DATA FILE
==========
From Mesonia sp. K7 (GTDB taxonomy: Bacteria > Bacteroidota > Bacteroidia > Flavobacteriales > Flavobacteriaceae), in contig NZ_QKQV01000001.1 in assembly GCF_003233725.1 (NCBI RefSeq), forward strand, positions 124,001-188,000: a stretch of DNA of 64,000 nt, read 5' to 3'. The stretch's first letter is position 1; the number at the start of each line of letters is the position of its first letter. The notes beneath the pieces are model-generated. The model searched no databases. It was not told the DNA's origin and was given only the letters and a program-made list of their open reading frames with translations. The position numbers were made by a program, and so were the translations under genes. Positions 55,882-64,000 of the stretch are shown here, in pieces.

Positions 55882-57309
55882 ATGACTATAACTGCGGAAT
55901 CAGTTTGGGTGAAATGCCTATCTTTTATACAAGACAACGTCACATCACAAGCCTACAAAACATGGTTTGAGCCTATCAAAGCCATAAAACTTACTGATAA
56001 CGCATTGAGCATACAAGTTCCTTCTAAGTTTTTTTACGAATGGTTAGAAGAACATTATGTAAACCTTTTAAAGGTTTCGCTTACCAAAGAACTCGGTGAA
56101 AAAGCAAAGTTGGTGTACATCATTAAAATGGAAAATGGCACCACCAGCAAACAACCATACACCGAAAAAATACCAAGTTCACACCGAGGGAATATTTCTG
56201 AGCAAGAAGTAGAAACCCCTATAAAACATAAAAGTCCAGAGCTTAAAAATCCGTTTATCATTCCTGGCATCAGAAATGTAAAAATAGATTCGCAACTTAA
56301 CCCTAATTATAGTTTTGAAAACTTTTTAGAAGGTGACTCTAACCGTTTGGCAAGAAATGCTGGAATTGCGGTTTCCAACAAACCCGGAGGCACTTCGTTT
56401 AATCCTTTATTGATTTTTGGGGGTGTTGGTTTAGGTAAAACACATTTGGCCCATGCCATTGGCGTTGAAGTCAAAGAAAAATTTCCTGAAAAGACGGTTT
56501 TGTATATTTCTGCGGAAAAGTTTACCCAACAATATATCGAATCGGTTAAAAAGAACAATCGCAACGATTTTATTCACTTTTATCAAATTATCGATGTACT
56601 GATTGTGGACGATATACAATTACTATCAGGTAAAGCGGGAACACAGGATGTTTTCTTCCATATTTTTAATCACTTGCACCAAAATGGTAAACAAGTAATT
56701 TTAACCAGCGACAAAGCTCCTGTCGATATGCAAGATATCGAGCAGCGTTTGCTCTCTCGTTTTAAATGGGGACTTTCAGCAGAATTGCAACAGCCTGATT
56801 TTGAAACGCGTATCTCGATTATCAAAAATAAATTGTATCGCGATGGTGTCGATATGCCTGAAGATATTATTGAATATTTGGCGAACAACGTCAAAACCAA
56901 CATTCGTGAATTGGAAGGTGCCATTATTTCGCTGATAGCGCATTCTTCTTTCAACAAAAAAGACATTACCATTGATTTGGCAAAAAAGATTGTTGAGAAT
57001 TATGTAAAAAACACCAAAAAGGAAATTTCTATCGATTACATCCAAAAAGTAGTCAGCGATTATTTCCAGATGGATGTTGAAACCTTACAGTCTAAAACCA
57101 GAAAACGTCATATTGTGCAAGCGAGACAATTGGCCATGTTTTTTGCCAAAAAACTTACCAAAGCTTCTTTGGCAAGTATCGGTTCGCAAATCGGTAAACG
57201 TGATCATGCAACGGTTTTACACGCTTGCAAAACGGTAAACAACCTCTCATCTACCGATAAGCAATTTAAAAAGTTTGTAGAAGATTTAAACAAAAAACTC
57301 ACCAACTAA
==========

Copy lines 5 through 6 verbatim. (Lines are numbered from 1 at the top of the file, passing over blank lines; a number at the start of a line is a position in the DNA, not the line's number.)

56001 CGCATTGAGCATACAAGTTCCTTCTAAGTTTTTTTACGAATGGTTAGAAGAACATTATGTAAACCTTTTAAAGGTTTCGCTTACCAAAGAACTCGGTGAA
56101 AAAGCAAAGTTGGTGTACATCATTAAAATGGAAAATGGCACCACCAGCAAACAACCATACACCGAAAAAATACCAAGTTCACACCGAGGGAATATTTCTG